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African Tradition and Global Consumer Culture: Understanding Attachment to Traditional Dress Style in West Africa

International Business Research; Vol. 6, No. 11; 2013 ISSN E-ISSN Published by Canadian Center of Science and Education African Tradition and Global Consumer Culture: Understanding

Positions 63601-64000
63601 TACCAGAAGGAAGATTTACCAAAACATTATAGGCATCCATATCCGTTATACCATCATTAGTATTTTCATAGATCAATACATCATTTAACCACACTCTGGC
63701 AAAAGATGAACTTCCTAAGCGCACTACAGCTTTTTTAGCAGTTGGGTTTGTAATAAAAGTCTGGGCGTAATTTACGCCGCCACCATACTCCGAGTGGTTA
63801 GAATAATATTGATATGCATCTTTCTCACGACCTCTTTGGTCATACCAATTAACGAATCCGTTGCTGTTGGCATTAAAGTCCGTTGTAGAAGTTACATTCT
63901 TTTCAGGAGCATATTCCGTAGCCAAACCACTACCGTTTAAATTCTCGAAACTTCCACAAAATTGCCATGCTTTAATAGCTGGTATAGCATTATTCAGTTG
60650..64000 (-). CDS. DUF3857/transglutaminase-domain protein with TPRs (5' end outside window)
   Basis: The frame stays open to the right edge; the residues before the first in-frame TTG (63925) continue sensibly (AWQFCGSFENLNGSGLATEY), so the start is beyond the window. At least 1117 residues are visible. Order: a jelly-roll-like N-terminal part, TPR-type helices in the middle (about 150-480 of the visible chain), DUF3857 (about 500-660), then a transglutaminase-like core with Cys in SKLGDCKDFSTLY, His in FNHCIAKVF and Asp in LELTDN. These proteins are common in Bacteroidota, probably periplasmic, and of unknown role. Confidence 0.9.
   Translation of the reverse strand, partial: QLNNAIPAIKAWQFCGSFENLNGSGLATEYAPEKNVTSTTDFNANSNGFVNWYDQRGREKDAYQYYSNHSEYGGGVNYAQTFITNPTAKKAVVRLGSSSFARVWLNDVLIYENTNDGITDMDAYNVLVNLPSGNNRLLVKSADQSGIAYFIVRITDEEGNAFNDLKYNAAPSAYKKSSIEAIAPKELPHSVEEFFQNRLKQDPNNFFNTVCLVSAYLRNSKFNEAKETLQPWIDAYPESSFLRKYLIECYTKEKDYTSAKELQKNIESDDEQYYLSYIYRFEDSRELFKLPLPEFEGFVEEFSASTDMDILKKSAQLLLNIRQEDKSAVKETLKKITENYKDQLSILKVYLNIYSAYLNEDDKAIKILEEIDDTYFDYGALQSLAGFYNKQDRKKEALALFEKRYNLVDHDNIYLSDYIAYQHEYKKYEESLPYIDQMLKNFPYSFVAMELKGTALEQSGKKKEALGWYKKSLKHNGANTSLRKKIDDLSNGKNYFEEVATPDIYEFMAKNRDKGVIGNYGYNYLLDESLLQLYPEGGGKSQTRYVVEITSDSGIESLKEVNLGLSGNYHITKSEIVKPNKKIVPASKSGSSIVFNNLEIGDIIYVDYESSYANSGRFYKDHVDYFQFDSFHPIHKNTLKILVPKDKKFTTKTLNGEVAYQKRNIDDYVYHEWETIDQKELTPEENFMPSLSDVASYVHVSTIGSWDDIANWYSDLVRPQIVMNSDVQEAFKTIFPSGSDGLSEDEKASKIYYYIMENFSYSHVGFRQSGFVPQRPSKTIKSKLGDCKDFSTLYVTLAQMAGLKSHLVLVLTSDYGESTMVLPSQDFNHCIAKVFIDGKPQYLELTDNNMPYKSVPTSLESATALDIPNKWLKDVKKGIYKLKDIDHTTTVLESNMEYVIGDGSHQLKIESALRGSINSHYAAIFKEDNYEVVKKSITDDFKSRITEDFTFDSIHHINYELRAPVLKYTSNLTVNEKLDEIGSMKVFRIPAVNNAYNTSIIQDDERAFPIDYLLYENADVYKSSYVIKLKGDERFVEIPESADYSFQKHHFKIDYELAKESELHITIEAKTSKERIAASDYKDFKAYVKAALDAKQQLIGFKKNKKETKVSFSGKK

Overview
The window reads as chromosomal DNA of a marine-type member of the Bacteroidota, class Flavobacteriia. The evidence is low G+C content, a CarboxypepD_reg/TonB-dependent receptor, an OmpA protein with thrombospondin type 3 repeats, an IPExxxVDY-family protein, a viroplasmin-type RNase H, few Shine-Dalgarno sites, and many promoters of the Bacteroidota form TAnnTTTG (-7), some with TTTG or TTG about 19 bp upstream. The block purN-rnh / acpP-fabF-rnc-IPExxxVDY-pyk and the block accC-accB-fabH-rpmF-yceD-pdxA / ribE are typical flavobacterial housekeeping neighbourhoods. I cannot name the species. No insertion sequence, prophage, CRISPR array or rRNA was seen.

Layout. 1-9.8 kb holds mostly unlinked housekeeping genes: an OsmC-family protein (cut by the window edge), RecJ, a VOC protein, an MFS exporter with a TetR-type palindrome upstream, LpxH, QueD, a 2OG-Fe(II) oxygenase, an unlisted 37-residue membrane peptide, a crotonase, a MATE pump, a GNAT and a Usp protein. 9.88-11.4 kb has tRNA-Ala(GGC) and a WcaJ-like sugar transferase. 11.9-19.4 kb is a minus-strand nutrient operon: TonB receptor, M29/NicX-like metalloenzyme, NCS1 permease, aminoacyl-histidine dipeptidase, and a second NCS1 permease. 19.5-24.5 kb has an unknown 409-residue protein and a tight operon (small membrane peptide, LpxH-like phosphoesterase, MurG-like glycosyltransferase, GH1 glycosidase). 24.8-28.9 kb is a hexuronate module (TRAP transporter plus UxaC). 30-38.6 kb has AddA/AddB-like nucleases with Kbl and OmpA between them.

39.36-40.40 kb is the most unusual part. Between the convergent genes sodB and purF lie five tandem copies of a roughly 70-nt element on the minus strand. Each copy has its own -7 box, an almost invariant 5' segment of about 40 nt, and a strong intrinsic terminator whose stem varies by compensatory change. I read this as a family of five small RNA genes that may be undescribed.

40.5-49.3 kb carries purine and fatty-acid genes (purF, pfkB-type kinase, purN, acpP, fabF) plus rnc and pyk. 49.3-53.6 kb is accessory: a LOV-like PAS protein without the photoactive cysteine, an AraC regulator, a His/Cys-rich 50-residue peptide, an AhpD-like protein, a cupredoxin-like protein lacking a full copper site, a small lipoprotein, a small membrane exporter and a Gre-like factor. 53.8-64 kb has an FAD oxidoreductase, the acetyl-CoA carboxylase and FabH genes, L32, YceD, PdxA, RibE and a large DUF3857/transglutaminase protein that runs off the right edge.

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International Business Research; Vol. 6, No. 11; 2013 ISSN E-ISSN Published by Canadian Center of Science and Education African Tradition and Global Consumer Culture: Understanding Attachment to Traditional Dress Style in West Africa Fatou Diop 1 & Dwight Merunka 2,3 1 Cheikh Anta Diop University, Senegal ² Aix-Marseille University (Cergam, IAE Aix-Marseille), France 3 KEDGE Business School, France Correspondence: Dwight Merunka, Aix-Marseille University, IAE Aix-Marseille, Clos Guiot, Puyricard, France. Tel: (33) Received: July 30, 2013 Accepted: August 26, 2013 Online Published: October 28, 2013 doi: /ibr.v6n11p1 URL: Abstract This article investigates the attachment of Senegalese to traditional consumption patterns and its effects on the construction of a coherent identity. In particular, we investigate loyalty to traditional dress across multiple occasions and in the face of global consumer culture dominance. To explore the multiplicity of meanings of tradition, this study relies on in-depth interviews, focus groups and a structured means-end analysis. The results reveal that loyalty to tradition enables individuals to attain social and self-identity benefits. The link of benefits sought from traditional consumption and behavior to end-goals pursued by individuals, reveals that attachment to traditional dress styles relates mainly to self-esteem and expressions of religious values, ethical values and African identity. This attachment to tradition and associated values varies according to behavioral patterns and frequency of use. Keywords: culture, values, African identity, tradition, social change 1. Introduction The development of exchanges and connections among people, cultures, goods and brands favour the development of a global consumer culture (Amselle, 2002). Global media, global brands, as well as the growing exchanges of people across borders, imply the development of a homogeneous consumer culture, in which consumers acquire behaviors characteristic of a deterritorialized global consumer culture (Cleveland & Laroche, 2007). This global consumer culture is a cultural entity not associated with a single country, but rather a larger group generally recognized as international and transcending individual national cultures (Alden, Steenkamp & Batra, 1999). People become acculturated to this global consumer culture, through a process of adopting the norms, values, skills and behaviors of a culture different than their native one (Peñaloza, 1989). By contrast, ethnic (national) identity refers to a person s sense of belonging to an ethnic (national) group and reflects the extent to which he or she identifies with it. It influences people s thoughts and values (Alden, He & Chen, 2010; Markus & Kitayama, 1991) and determines behavior (Oswald, 1999; Stayman & Deshpandé, 1989). To varying degrees, the competing pulls of local traditional cultures and of a global consumer culture affect individual consumption behaviors, depending on how they adopt foreign or global consumption patterns, mix global behaviors with local elements or remain strongly identified with their culture of origin and resist global values. To investigate these predictions, Africa offers an ideal setting, in that it is subject to the influences of global consumer culture but also represents a place where tradition plays an important role in society (Kleist, 2011; Logan, 2009). Thus complex interactions exist between local contexts and the developing influence of a global consumer culture. As Arnett (2002) argues, as a result of globalization, many people develop bicultural identities, combining their local identity with an identity linked to the global culture. Various artistic activities and consumption patterns tend to reflect the traditional values embraced in Africa, which engage in a complex interplay with global content. Wilk (1995) therefore recommends that cross-cultural researchers consider the complex interplay rather than arguing for the primacy of one over the other. Accordingly, we seek to understand the attachment of a West African population to traditional consumption 1 patterns, in face of the development of a global consumer culture. We argue that African consumers are influenced both by global and local consumer cultures. Rather than simply accepting a global consumer culture and giving up their ethnic identity and associated behaviors, consumers in Senegal account for the importance of traditional values and integrate multiple cultures. Through such integration, they alternate among cultures, depending on the social context. We attempt to identify the determinants of traditional consumption behaviors, including their associated benefits and related values (or end goals). With this identification, we can better comprehend loyalty to traditional and resistance to global consumption patterns. Remaining loyal to traditional consumption patterns in diverse occasions emerges as an important expression of both self- and group identity (Beverland & Farrelly, 2010). In our empirical investigation, we focus on clothing consumption, a category with economic importance and strong influences stemming from both the global economy and local tradition. Fashion facilitates expressions of self-identity and enables consumers to switch from one style to another, depending on the situation. To investigate this aspect of culture and consumption, we adopt a qualitative approach with the conduct of both in-depth interviews and focus groups of Senegalese men and women who vary in their attachment to traditional dress styles. We formally uncover the links they make between the perceived benefits of wearing traditional dress, the instrumental values they wish to express and the end goals they pursue. We model these links through a means-end analysis. In the next section, we outline the relationship between consumer goals and attachment to traditional consumer behavior through a brief literature review. After we describe the methods we used to address our research objectives, we present our findings and identify the reasons for consumers attachment to traditional (African) dress styles. We structure these reasons according to a means-end analysis to clarify consumer goals and values. Finally, considering that values and behaviors vary across individuals, we distinguish meanings and values for frequent versus infrequent users of traditional dress styles in West Africa. 2. Theoretical Background 2.1 Tradition and Dress Styles The concept of tradition can be ambiguous; for example, dress styles of past centuries are not considered an option. Furthermore, modern African nations comprise various ethnic groups with many different styles. As is the case for any fashion, dress styles constantly are re-invented and evolve. However, it is possible to establish an unambiguous contrast in forms, colors, patterns and cloths between traditional West African dress styles and global Westernized dress styles, from both physical and psychological perspectives. Studying the attachment of Africans to a traditional dress style is appropriate because clothing is a strong expression of identity and enables people to express themselves in an observable way (Hamilton, 1991). It is an accessible, visible and changing indicator of individual character, identity and status. Clothing is also an expression of group identity, such that it can strengthen ethnic, religious or political recognition and belonging. Many authors have stressed the importance of clothing in Africa as an expression of self and group behavior (Allman, 2004); it also offers the simultaneous coexistence of traditional and modern dress styles in many occasions and across consumer profiles. Wearing traditional dress may be an expression of national, regional, tribal or religious identity. In turn, wearing global (Western) dress may signal a more modern or cosmopolitan style. Western style also may be associated with literacy, education, power and a global sense of culture or with a loss of identity, loss of control over the youth or women s loss of morality (Hopkins, 2006). Switching from modern to traditional dress may occur because ethnic dress helps to position an individual in time and place relationships (Eicher, Roach-Higgins & Johnson, 1995), possibly linked to a feeling of kinship when traditional dress allows a person to look the same as significant others (Gordon, 1987) and distinguish oneself from outsiders who are not members of the cultural group. Cleveland, Laroche & Hallab (2012) show that the adoption of European or American fashion by Lebanese consumers is linked to acculturation to global consumer culture (not to ethnic identity). The more sensitive people are to global consumer culture, the more they wear Western-style clothes, independent of their ethnic identity. In contrast, the adoption of traditional Lebanese fashion is linked negatively to acculturation and positively to ethnic identity. Therefore, the adoption of global fashion corresponds to the dominance of a global culture, whereas adoption of the local, traditional style corresponds to a cultural strategy of separation and resistance to global culture. Although prior research has suggested little integration of two cultures (Berry, 1997), in which case people would adopt both fashion styles, depending on the occasion or social context, observations in West Africa 2 indicate that many consumers wear both Western and traditional dress. On certain occasions, a traditional style may reflect cultural integration rather than cultural resistance, such that old and new cultures and structures co-exist through mutual adaptations. Gusfield (1967) cites a series of cultural fallacies and argues that the old is not necessarily replaced by the new. The acceptance of a new product, a new religion, a new mode of decision-making does not necessarily lead to the disappearance of the older form. New forms may only increase the range of alternatives. Both magic and medicine can exist side by side, used alternatively by the same people. He further suggests that tradition and modernity are frequently mutually reinforcing, rather than systems in conflict (Gusfield, 1967). 2.2 Dress Code and Consumer Goals Belk (1988) famously posited that consumption activities help consumers define their sense of who they are, by extending and strengthening their sense of self, expressing their self-identity and asserting their individuality (R. E. Kleine, S. Kleine & Kernan, 1993). This reasoning clearly applies to the choice of dress, for which many options exist in the market (Auty & Elliot, 1998; O Cass & McEwen, 2004). Furthermore, the choice of dress serves a social purpose and may reflect ties to various groups, such as family, community, cultural groups or religious groups (Escalas & Bettman, 2005). In a related sense, people buy (and wear) products for what they mean; these meanings in turn define a self-concept (Levy, 1959). Therefore, consumers express themselves through their choices, particularly of visible goods such as clothing. Meaning also accrues through the use of a product by a reference group, because that usage implies values held by the group. Group membership (e.g., ethnic, religious, sports, social) thereby helps determine brand usage and product choice (Bearden & Etzel, 1982). Consumers buy products consistent with their in-group values or expectations, but they reject meanings and brands associated with an out-group with which they do not want to share meaning (Escalas & Bettman, 2005). For example, if a Senegalese considers her- or himself an intellectual and fellow intellectuals wear global dress styles in an international conference, she or he likely uses a similar dress style to indicate her or his belonging to this group. However, if this conference were held in Senegal and the in-group reference became Senegalese or African intellectuals, the same person might wear traditional dress. Literature pertaining to the meaning of brands and brand-consumer relationships might help clarify the meaning of dress styles and consumer relationships with traditional attire too. That is, brands are vehicles for expressing self-meanings, and according to a comprehensive study of brand meanings by Strizhakova, Robin and Linda (2008), consumers purchase brands for reasons of quality, personal identity (self-identity, group-identity and status), personal values (values, interests and concerns of consumers) and traditions (grouping family and national traditions). With the exception of quality, which is specific to a brand and not a category (e.g., traditional dress might vary in quality), we expect these brand meanings to apply to the choice of traditional dress. A final theoretical consideration pertains to religion and religiosity. Religion designates a particular faith (e.g., ity, Islam) and directs a person s life in accordance with religious role expectations (Weaver & Agle, 2002). Religiosity instead is the degree to which beliefs in specific religious values and ideals are held and practiced by an individual (Swinyard, Kau & Phua, 2001). In Senegal, Islam has been active since the 11th century, more than 90% of the population is and religiosity is vivid (Diagne, 1992); therefore, we expect consumer behavior in general and choice of dress style in particular to be affected by both religion and religiosity. The Senegalese maraboutic model (Note 1) is present in public life, and icons of affiliation with the Sufi order and a maraboutic guide are common (Villalón, 1999). 3. Method To investigate culture and consumption linked to an attachment to traditional dress styles in Western Africa, we conducted our investigations in Dakar, the capital of Senegal. Home to 2.5 million inhabitants (21% of the Senegalese population), Dakar accounts for 80% of the economic activity of the country and is the centre of tourism. Government and international agencies and the headquarters of major national and international companies are situated in Dakar (Fall, 2008). Thus inhabitants are well exposed to global consumer culture. Yet across genders, income levels, education levels and ages, eight out of ten Senegalese in Dakar wear traditional dress at least once a week (Thiof magazine, 2009). We conducted two studies, one using in-depth interviews with ten Senegalese consumers to uncover their behaviors, meanings and values associated with traditional dressing and one involving two focus groups, designed to link benefits and meanings to end-goals through the use of a laddering technique. 3 3.1 Study 1: Meanings and Values To investigate behaviors, meanings and values associated with traditional dressing styles, we conducted ten in-depth interviews. A recruiting agency located the informants and guaranteed a diverse sample in terms of age, gender, income and educational background, to ensure we had a rich range of experiences linked to dressing. One author conducted all of the semi-structured depth interviews (Table 1). Table 1. Interview participants Informant Gender Age Family status Educational Background Occupation Religion Wearing traditional dress (days per week) Amadou 36 PhD Professor 1 Maguette 59 MD Doctor 3 Codou 34 Primary Housewife 5 Babacar 41 Primary Shoemaker 6 Aminata 57 Middle school Secretary 7 Héléne 38 Master Assistant 2 Seynabou 41 Divorced Master Assistant 3 Paul 21 Single High school Security guard 1 Malick 39 Primary Salesman 2 Angèle 26 Single Primary Cleaning lady 7 Interviews conducted at The interviews lasted between one and two hours and took place at the informants homes, which helped them access experiences, behaviors and meanings associated with traditional dress styles. To begin the interviews, the author who conducted them provided a description of behaviors linked to wearing traditional and global dress styles. Informants then were to elaborate on and provide explanations about the circumstances, occasions, reasons and personal relevance for wearing traditional dress. All the interviews were recorded and transcribed, and both authors analyzed the resulting transcripts. We identified occasions, benefits and motivations linked to wearing traditional dress and their relationship to any expressed attachments to traditional dress style. Next, we content analyzed the interviews to understand the meanings of dress styles and the values associated with these meanings. Sall Amadou, Professor at University Cheikh Anta Diop, Dakar Amadou is a 36-year-old man who has been married for 10 years. He is a and the father of a 4-year-old child. After obtaining his doctoral degree in England, he began working as a consultant and teaching at the university, which requires him to travel widely. Amadou is a genuine African intellectual. He wears traditional dress once a week, on Fridays. He was brought up in a religious family and attended Koranic school until the age of 6 years. He married a woman who subsequently converted to Islam. Amadou associates the wearing of traditional dress with religion. He is concerned about the views of those around him, regarding his faith in Islam, so he advertises that faith by wearing traditional dress: Despite the prevalence of Western culture, I am attached to my local culture. I wear Western dress when I go to work. That way, I feel freer in my movements. I also dress like that when travelling. Nevertheless on Fridays I wear traditional dress, for prayers. I want to be seen as a good, a religious man who fulfils his duties as a good. The importance attached to traditional dress also is tied up with the image he wants to create of himself as an older, responsible person. He seeks the respect of others, to conform with group values, as well as to depict himself as a model husband: 4 When I wear traditional dress, people think I m older than I am. When I wear Western dress, I always feel younger. I have to wear traditional dress at festive social occasions such as marriages, funerals and baptisms. I also wear it on religious holidays such as the New Year, the end of Ramadan and Eid El-Kebir As I m married, I have to dress this way for some family occasions if I want to earn respect. Ndiaye Maguette, Doctor, Dakar A 59-year-old married woman and mother of four children (two at university and two in secondary schools), Maguette is a gynecologist in Dakar. She is and was born in a family of modest means. She loves wearing traditional dress on Fridays, not to go to the mosque but to assert her cultural identity of an African woman unashamed to advertise her beauty and class. She wears traditional dress at least three days a week. Her husband, a civil servant who is proud of his wife s professional success, joins with her in a modern partnership. In this sense, Maguette blends global and local cultures. She associates the wearing of traditional dress with her marital status and age. This modest form of dress respects others and asserts her role as a good mother; it also can attract other s attention and help her assert her identity as an African woman: When I take part in seminars, I prefer to wear traditional clothes as they accentuate my femininity. They make me feel more confident and enhance my social status. I also wear traditional clothes for family occasions and when my husband invites his friends at home. As a mother, I have to convey the image of a true African woman who has not lost touch with her roots and traditional values, despite her intellectual level. My clothes and behavior convey the image of a responsible mother, who understands the important role played by women in the African society. Even at dinner parties, I wear traditional clothes to hide my curves and to accentuate the unique beauty of the African woman. I am respected by others as a married woman of a certain age. Traditional dress confers a sense of responsibility and uprightness on those who wear it. I also need to know that I can still attrac